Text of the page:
Penelope Shuttle has made her home in Cornwall since 1970 and the county’s mercurial
weather and rich
history are continuing sources of inspiration. So too is the personal and artistic
union Shuttle shared with her
husband, the poet Peter Redgrove, until his untimely death in 2003. The fruitful
nature of their relationship
is celebrated in her poetry and in the work they accomplished together, most notably
in the ground breaking
feminist studies on menstruation, ‘The Wise Wound’, and its sequel, ‘Alchemy for
“For me it is the way the poem breathes that gives it form"
Four portions of everything on the menu for M’sieur Monet!
Indigo Dreams Publishing, August 2016
“Here are poems which dance, which pad beside a traveller,
"Although ‘Hounslow Heath barely exists today’, Penelope Shuttle’s and John Greening’s
poems conjure back
its lost acres, returning to roots, treading ‘old desire paths’. Their lines, lilting
with place names, find room
for the Clouded Yellow butterfly, for the Red Kite, for market gardens with raspberries
and rhubarb. ‘Heath’
holds highwaymen, the great planes of Heathrow, the small flight of a bumblebee.
Here are poems which
dance, which pad beside a traveller, which mimic the shapes of scarecrows on the
page. This is a work of
love. But beware the ghost with a briefcase – and the Wolf of Perry Oaks" – Alison
‘Heath’ was launched at the Ledbury Poetry Festival in July 2016 with a special reading
and John Greening . To see the recording of this reading please click here.
which mimic the shapes of scarecrows on the page.”
Praise for ‘Heath’ from Poet Alison Brackenbury
Penelope Shuttle & John Greening
Nine Arches Press
Cornwall Contemporary Poetry Festival
Falmouth 12-13 November 2016
Penelope Shuttle has made her home in Cornwall
since 1970 and the county’s mercurial weather and
rich history are continuing sources of inspiration.
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Click on the YouTube link below to find recordings of Penelope reading her poetry.
Back in 2005 Penelope attended a Study Day at Tate Britain which focused on the Gallery’s
exhibition, Turner, Whistler, Monet. She made some notes, filed them and promptly
forgot about them.
A few years later they came to light in a notebook.
Suddenly she found herself writing about Monet
in London. Monet was a man with a very hearty
appetite. Penelope had gone to the Study Day on
her own, but more usually visit places with friends,
or with her daughter. In one of the poems Penelope
was accompanied by her Great Aunt Wave, and it is
1955. The common thread of the pamphlet are visits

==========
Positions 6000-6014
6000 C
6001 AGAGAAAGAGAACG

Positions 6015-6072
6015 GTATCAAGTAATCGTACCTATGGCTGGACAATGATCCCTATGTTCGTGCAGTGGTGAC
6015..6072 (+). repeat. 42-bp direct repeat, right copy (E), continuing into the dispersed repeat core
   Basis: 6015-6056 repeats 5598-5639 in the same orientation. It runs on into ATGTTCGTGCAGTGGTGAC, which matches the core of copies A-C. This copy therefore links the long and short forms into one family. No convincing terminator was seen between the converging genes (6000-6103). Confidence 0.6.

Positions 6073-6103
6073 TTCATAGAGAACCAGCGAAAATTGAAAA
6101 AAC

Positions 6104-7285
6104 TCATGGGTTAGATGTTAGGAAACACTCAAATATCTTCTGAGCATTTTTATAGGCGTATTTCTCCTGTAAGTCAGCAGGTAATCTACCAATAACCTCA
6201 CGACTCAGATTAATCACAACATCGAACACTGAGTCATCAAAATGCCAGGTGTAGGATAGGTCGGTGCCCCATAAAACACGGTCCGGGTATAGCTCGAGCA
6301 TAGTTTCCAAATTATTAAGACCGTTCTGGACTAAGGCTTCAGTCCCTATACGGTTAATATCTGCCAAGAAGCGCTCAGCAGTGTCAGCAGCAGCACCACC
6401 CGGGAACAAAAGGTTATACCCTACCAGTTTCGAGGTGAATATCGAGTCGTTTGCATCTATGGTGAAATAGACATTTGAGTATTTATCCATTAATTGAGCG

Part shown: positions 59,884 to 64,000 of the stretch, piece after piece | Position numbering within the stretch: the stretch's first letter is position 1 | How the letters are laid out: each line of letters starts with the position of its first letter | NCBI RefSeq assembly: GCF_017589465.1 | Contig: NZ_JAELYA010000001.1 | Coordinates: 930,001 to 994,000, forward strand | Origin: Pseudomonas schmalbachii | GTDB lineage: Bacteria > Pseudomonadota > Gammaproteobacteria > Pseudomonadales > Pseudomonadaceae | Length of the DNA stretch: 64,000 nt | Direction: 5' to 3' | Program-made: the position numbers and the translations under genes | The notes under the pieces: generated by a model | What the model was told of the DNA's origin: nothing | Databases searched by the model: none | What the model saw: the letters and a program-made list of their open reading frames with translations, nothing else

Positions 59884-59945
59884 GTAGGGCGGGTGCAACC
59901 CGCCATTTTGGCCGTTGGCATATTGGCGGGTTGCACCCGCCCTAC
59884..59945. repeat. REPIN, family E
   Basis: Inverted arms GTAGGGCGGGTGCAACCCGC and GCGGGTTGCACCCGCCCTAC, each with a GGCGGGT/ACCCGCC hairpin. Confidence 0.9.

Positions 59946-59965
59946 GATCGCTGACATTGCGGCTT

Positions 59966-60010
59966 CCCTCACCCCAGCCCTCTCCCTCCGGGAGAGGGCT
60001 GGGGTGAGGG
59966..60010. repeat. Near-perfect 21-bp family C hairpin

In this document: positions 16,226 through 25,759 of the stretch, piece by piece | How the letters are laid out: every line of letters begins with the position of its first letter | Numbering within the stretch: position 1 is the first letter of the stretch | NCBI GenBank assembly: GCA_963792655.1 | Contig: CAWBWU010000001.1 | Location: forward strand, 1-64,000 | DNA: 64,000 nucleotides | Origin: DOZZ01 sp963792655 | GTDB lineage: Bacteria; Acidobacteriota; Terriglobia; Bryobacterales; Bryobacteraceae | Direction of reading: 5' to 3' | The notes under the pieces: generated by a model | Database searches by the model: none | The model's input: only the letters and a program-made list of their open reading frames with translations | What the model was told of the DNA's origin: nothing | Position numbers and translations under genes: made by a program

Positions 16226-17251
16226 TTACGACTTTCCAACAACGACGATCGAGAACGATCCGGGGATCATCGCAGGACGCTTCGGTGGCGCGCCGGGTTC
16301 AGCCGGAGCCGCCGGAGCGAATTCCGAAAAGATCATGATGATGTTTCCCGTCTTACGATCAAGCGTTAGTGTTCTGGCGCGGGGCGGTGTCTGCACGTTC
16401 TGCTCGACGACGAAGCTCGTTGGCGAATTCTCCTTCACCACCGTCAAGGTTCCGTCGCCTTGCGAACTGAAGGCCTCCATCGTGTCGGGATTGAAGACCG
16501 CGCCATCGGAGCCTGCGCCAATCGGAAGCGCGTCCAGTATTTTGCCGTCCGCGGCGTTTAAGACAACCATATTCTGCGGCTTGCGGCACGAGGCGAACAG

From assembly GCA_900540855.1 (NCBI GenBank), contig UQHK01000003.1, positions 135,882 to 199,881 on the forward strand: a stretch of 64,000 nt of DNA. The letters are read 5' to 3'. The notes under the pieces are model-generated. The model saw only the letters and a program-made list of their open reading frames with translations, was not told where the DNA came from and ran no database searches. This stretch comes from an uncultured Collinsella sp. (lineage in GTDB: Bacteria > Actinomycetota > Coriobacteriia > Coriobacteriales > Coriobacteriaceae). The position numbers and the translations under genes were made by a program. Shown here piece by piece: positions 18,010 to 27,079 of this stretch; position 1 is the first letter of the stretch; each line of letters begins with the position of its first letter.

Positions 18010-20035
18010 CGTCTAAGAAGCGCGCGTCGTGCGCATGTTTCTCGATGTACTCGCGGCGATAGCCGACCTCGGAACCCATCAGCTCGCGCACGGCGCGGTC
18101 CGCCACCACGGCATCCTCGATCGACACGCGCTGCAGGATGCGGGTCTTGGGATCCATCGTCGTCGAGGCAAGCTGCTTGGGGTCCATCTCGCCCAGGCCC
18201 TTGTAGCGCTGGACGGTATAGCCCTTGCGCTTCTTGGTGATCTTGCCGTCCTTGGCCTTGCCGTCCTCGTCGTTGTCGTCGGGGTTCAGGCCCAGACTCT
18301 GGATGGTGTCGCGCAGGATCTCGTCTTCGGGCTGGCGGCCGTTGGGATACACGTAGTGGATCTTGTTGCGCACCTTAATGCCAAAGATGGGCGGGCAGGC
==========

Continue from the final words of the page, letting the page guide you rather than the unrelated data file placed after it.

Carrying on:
she made and those experiences she encountered.
Sissinghurst, Paris, Lapland, Galway, Wales, and
Rome, are places explored. A set of travelling
poems capturing a sense of the energy she felt at
each different locale.
Although my ‘Unsent: New and Selected Poems’ stretches over thirty two years I remain
no wiser as to how
poems get themselves written. Since I began writing in my teens, nothing has so enthralled
me as poetry;
before my first attempts at writing, reading poetry had thrown a similar glamour
over me, as it continues to
do. Words are made of the breath of life, its essence, and they land on the page
still breathing. That, I think,
is the mystery and the surprise, for me, and then follows the hard work.
“It falls on to the open page through some kind magic"
Reading poetry. My grandfather had a shop - he sold prams and bikes, but he was
also an unofficial pawn-
broker so when times were hard between the wars people would bring a box of stuff
and he'd give them a
couple of quid, and it would often have old anthologies and old school books in and
I would sit in my
grandfather's house and read them. It's where I first came across Keats, Edward Thomas
and poets like that.
“Your journey into poetry, what started it?”
Alyson Hallet from Raceme Magazine asks the questions
Sean O'Brien enjoys an earthy collection of beauty and bereavement
‘Unsent: New and Selected Poems 1980-2012’ - review by the Guardian, 28 December
In the title poem of ‘Taxing the Rain’ (1992), Penelope Shuttle wrote: "When I wake
the rain's falling and I
think, as always, it's for the best, I remember how much I love rain, the weakest
and strongest of us all; as I
listen to its yesses and no's, I think of how many men and women would, if they could,
against all sense and
nature, tax the rain for its privileges." Even as recently as the early 1990’s this
might have looked slightly
whimsical to some, but Shuttle's prophecy of the death-wish of monetisation and environmental
is nowadays everywhere confirmed, while her level, reasonable voice seems that of
"sense and nature",
commending life as a self-evident good against those who might claim to improve on